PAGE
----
I can't fully express how adorable this book is ~ apparently there are lots and lots of food scenes and food prep scenes and food eating scenes in the various Mary Poppins stories. So much so that there were enough to collect many of the kitchen and food parts of the books and weave them together in a collection with full color illustrations by Mary Shepard. (fun fact: i've never actually read all the way through the original Mary Poppins! are you shocked?) After the snippets of Mary Poppins food stories, there is a set of the most delightful recipes, and I'm looking forward to working our way through them.

Roast Chicken and Bread Sauce. Zodiac Cake (a sort of chocolate nut cake decorated with silver stars). Yorkshire Pudding. Lemon souffle. Lancashire Hot Pot! I can't wait to try them all.

I was so surprised by how much I liked the apple brown betty. I'm going with betty rather than charlotte. I wasn't too hopeful about a bunch of apples with breadcrumbs and brown sugar, but the whole thing was so...light. Pie is my favorite thing in the whole world, but sometimes it can be HEAVY. This was not heavy, and despite the amount of butter and brown sugar called for, it tasted....wholesome. It was like sweetened, crunchy-fied, buttery applesauce. It almost tasted like apple PUDDING. Not pudding like the British use it (meaning a dessert) but pudding as in American pudding, creamy and airy.

We ate the whole thing up in about a day and a half, and I wish I could impress upon you how old fashioned and tea time-ish it tastes.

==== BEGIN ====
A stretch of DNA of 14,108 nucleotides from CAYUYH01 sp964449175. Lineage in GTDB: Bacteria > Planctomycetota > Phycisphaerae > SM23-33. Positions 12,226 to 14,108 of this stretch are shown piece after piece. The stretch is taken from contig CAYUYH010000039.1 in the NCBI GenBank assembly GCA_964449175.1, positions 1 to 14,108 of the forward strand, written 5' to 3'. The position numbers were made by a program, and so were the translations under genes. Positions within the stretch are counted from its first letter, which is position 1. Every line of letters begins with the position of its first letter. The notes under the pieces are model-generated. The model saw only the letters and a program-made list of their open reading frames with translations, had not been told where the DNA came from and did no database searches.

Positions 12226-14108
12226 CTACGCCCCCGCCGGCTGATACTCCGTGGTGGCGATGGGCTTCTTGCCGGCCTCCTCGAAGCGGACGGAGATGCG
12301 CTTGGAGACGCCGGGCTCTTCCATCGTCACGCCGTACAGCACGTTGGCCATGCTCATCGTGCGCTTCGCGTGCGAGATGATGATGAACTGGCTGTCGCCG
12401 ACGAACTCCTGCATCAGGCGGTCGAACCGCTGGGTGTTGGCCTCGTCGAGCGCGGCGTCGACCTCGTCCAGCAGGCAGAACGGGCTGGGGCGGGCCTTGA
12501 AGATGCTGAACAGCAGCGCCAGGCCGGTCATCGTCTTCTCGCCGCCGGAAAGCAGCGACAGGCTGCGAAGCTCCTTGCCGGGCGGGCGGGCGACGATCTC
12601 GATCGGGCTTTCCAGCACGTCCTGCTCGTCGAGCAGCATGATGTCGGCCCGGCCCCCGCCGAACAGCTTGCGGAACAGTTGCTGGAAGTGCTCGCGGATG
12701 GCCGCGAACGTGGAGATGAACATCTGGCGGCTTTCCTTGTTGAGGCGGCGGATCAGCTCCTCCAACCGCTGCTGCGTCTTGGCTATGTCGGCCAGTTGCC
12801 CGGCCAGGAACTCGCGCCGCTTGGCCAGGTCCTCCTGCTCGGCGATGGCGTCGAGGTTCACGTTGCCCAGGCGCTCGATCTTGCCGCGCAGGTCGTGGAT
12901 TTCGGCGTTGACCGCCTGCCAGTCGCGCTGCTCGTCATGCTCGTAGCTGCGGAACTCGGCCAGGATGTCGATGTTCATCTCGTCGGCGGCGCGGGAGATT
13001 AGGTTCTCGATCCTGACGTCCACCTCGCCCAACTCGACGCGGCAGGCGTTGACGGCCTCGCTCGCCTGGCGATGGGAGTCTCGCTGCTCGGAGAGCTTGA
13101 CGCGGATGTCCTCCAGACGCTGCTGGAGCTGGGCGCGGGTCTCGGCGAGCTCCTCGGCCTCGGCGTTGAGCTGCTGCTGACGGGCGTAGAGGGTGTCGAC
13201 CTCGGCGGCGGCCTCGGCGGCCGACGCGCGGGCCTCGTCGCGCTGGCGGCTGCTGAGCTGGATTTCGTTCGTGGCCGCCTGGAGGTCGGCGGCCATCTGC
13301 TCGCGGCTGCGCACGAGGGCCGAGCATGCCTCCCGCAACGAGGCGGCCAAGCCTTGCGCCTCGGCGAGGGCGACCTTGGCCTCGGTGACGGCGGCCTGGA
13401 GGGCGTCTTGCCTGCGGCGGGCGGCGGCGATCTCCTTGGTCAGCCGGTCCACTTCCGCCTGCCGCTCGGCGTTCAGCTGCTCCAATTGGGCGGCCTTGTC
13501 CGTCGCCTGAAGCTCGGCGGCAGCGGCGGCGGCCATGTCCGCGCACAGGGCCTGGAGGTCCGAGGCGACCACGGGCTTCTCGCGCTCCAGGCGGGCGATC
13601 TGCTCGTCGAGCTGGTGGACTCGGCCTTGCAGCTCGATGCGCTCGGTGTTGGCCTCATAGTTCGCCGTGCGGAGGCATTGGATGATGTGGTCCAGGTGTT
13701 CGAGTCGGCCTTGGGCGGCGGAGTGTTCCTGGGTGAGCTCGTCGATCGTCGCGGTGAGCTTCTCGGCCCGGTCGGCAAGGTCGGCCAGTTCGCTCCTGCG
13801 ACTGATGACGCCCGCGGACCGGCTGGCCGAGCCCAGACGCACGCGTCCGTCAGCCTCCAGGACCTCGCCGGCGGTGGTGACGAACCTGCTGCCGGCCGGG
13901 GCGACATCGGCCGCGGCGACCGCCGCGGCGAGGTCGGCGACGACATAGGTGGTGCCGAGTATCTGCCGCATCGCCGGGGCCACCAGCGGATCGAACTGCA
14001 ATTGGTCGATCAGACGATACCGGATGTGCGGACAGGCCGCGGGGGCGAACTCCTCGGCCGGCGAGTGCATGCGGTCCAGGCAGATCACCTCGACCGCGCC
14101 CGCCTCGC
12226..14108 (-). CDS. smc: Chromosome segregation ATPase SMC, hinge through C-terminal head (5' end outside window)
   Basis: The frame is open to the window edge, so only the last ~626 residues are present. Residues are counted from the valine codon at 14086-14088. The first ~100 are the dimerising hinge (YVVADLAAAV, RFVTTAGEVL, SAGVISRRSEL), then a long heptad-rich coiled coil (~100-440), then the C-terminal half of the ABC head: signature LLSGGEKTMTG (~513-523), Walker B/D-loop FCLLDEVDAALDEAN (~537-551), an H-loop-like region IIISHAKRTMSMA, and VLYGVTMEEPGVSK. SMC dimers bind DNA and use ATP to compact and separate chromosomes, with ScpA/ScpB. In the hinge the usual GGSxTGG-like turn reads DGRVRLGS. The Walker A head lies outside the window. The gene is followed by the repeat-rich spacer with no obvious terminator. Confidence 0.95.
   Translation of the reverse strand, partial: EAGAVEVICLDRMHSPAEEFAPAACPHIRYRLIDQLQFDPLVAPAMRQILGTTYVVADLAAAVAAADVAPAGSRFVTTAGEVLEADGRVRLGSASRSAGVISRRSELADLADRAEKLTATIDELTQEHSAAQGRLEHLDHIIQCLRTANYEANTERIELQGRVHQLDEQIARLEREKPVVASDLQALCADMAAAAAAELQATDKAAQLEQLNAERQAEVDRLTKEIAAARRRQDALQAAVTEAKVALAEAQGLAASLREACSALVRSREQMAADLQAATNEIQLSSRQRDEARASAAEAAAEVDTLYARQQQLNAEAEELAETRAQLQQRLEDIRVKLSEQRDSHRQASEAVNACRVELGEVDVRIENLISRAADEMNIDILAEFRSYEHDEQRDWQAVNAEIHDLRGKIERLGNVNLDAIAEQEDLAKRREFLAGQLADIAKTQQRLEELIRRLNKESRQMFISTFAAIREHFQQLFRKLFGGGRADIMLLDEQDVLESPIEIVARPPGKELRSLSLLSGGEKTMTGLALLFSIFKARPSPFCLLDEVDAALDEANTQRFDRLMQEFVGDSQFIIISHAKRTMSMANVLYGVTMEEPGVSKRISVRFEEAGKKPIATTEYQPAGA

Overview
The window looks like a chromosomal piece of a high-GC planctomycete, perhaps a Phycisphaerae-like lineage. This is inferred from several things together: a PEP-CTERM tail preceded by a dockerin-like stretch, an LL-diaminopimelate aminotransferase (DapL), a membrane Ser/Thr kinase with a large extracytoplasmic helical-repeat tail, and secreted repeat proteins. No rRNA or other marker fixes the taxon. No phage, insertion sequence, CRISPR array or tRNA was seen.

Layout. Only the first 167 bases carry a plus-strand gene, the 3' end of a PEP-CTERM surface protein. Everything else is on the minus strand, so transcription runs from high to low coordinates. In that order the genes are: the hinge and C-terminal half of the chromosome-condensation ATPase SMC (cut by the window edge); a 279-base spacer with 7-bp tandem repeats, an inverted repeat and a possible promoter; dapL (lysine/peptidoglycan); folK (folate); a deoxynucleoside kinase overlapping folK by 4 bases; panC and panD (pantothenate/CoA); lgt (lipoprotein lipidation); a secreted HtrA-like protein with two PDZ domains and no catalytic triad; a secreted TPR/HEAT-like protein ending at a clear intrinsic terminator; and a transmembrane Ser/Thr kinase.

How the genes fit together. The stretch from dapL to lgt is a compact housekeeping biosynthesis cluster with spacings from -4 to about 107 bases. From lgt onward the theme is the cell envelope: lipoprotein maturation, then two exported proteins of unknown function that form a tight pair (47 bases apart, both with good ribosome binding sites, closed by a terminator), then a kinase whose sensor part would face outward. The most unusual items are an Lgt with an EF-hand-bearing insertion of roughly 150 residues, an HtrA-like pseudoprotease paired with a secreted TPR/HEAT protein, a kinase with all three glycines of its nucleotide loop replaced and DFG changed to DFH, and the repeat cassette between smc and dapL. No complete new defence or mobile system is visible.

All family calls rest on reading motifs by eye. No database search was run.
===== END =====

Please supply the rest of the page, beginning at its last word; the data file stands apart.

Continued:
The next time I make it - cream is going to be drizzled on top. And eaten for breakfast. I'm so sorry for what I'm about to say but....YOLO.

Here's the recipe:
Apple Brown Betty ~ 'Mary Poppins in the Kitchen'
2 pounds tart apples
1/2 cup or 1 stick butter
2 cups fresh white bread crumbs
1 and 1/2 cups brown sugar
deep pie dish or souffle pan that will hold at least 1 quart

"Preheat oven to 350 degrees. Peek and core apples as thin as you can. Butter the pie dish, using a little of the 1/2 cup butter.  Sprinkle with some bread crumbs. They will stick to the butter and make a comfortable bed for the apples. Lay a thick layer of sliced apples on the bread crumbs and scatter some brown sugar on top. Dot all over with little pieces of butter. Start all over again with a layer of apples, bread crumbs, sugar, and butter and continue the layers until the dish is full. Make the last layer of bread crumbs. Pile it high. The apples shrink as they cook. Bake for 1 hour. Mary Poppins serves this pudding lukewarm with whipped cream."
Try this out my lovelies! Despite the fall time seeming nature of this dessert, it's good any season. The crunchy bits of buttery, brown sugared breadcrumbs are truly wonderful. Oh -- I recently mentioned this blog before, but I'm totally obsessed with every new post from The Little Library Cafe - if you love food and food references in books, or if you read books and imagine what kinds of foods should be in them, you have to see this blog.